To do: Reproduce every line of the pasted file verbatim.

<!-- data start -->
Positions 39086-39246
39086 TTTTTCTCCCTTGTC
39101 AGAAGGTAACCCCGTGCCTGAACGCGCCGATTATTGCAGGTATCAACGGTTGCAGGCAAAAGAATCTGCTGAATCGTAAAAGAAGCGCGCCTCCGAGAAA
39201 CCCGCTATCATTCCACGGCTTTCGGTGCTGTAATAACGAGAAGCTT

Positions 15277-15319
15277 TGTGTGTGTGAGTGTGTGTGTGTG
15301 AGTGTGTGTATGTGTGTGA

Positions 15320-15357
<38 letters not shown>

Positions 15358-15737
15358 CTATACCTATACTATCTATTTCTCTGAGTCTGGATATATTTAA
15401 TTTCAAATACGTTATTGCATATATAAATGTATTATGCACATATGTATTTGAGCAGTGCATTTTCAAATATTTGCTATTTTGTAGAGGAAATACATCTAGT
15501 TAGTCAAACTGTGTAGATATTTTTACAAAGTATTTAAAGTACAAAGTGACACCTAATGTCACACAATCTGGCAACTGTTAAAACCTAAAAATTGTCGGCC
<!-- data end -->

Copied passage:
Positions 39086-39246
39086 TTTTTCTCCCTTGTC
39101 AGAAGGTAACCCCGTGCCTGAACGCGCCGATTATTGCAGGTATCAACGGTTGCAGGCAAAAGAATCTGCTGAATCGTAAAAGAAGCGCGCCTCCGAGAAA
39201 CCCGCTATCATTCCACGGCTTTCGGTGCTGTAATAACGAGAAGCTT

Positions 15277-15319
15277 TGTGTGTGTGAGTGTGTGTGTGTG
15301 AGTGTGTGTATGTGTGTGA

Positions 15320-15357
<38 letters not shown>

Positions 15358-15737
15358 CTATACCTATACTATCTATTTCTCTGAGTCTGGATATATTTAA
15401 TTTCAAATACGTTATTGCATATATAAATGTATTATGCACATATGTATTTGAGCAGTGCATTTTCAAATATTTGCTATTTTGTAGAGGAAATACATCTAGT
15501 TAGTCAAACTGTGTAGATATTTTTACAAAGTATTTAAAGTACAAAGTGACACCTAATGTCACACAATCTGGCAACTGTTAAAACCTAAAAATTGTCGGCC